A software glitch in the computerized baggage handling system ultimately separated between 15,000 to 28,000 people (estimates vary) from their worldly travel goods. Within a day, Terminal Five became known as a place where baggage (and holiday dreams) went to die. Comparisons to another British engineering failure, the Titanic, were not infrequent. But was this really a British failure?
Grupo Ferrovial had subcontracted out virtually all T-5 systems and services to a bevy of international corporations. The Specifications List (of suspects) is available online.
Thinking that any new operation could have a bad first day, T5 remained open for business over this past weekend, but its appetite for baggage went unsatisfied.
Supermodel Naomi Campbell (known for her anger management issues) provided comic relief when — upon learning one of her designer bags was missing — spit on a policeman who eventually long hauled her designer body off a BA plane.
Alas, by then, so many suitcases had landed among the tombs of the unknown luggage, that the reuniting effort became impossible to achieve in-house. At this juncture, someone in a position of authority decided to out source the problem. And why by truck? Because the new rules say that you can’t have luggage on a plane if the owner is not identified.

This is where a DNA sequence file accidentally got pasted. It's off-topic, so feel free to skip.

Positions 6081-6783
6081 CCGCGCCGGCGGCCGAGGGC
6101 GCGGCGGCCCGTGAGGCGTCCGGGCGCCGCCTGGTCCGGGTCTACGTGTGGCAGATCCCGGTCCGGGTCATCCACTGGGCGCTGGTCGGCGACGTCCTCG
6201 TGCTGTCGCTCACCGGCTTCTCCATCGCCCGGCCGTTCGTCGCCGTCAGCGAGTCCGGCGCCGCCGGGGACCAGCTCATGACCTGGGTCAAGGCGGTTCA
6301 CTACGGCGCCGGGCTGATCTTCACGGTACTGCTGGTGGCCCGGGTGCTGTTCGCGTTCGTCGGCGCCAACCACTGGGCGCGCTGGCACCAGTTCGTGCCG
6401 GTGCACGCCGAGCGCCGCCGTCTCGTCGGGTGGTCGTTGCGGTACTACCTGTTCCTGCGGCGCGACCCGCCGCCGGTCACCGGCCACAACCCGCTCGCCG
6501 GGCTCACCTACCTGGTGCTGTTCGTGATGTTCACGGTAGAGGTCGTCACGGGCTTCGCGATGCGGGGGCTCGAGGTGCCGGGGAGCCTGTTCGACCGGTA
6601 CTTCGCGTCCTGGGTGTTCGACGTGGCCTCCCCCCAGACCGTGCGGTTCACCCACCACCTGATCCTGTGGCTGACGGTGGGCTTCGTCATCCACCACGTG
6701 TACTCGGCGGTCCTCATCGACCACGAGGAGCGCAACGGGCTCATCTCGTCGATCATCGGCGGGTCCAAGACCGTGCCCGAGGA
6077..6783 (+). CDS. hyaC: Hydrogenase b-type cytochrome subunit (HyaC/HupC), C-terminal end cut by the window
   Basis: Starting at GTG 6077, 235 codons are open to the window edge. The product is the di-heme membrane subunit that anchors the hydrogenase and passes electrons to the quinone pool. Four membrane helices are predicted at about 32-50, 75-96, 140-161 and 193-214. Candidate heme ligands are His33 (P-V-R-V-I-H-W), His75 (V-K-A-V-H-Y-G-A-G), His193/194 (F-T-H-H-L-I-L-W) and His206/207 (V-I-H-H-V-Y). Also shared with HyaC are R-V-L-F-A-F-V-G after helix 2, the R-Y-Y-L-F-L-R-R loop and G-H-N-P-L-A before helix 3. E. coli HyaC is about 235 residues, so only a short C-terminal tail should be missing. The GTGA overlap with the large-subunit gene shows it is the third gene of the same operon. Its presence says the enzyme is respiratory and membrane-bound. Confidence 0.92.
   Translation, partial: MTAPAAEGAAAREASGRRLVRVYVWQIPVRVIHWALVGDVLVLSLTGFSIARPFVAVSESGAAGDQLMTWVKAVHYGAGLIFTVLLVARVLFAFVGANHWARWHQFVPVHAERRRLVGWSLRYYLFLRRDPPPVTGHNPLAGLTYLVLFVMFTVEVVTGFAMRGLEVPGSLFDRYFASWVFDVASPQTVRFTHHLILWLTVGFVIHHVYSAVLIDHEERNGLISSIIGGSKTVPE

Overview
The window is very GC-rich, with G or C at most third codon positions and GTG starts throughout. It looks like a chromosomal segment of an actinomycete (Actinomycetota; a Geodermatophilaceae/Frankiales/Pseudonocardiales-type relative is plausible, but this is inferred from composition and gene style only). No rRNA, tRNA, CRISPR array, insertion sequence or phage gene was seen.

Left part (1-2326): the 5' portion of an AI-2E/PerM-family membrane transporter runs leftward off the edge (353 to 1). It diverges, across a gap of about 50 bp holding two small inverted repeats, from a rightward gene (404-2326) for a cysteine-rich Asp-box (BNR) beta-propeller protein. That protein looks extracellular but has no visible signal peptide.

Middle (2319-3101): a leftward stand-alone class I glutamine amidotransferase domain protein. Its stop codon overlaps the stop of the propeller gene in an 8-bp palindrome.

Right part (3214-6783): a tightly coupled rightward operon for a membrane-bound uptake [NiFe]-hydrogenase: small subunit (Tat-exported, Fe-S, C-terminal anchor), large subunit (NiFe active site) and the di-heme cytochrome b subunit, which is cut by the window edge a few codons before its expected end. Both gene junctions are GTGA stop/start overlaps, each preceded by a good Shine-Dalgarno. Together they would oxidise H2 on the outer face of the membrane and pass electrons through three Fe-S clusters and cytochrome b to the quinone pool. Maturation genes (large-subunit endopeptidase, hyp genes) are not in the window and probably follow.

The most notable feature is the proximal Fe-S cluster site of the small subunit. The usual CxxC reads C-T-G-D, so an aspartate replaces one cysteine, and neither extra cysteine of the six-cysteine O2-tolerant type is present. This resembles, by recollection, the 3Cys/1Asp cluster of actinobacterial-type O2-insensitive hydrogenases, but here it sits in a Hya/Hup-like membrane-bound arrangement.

Bags from some UK flights were diverted to Stansted Airport. Others went by large vans to Manchester and Scotland because British Airways (BA) felt that that bags which belonged to European mainland customers needed to be sorted in a special facility. This explains how an untold number of suitcases were trucked to Milan, Italy. Adding insult to injury, one British pundit quipped that the Italian option was a real stereotype buster. The choice was made, in part, because thefts and pilfering by baggage handlers in UK airports has been on the rise. At Stansted Airport alone, 22 handlers have recently been arrested for stealing. British workers were being told that sending stray baggage to the country that gave rise to the Mafia offered passengers a better chance to get back their goods.
Ironically, Italy’s flagship airline, Alitalia, is now on the edge of bankruptcy, while BAA/BA is looking at a price tag of around $32 million to pay for the world’s worst baggage bungle. There are calls for the head of BA to resign. He’s Irish by the way.
In the end, the software glitch may be patched, but this incident poses a rather haunting question about the London Summer Olympics of 2012. Many new buildings, facilities, and transport systems are being built in London to handle the anticipated crowds. The Conservative Party (Shadow) Transportation Secretary, Theresa Villers, has requested assurances from BA and BAA that Terminal Five matters will be straightened out in the next four years. The Olympic Torch — now on its way to China — was supposed to go through T-5, but that part of its London route was cancelled. Probably just as well. Both the Terminal and the Torch seem to have had very troubled journeys so far.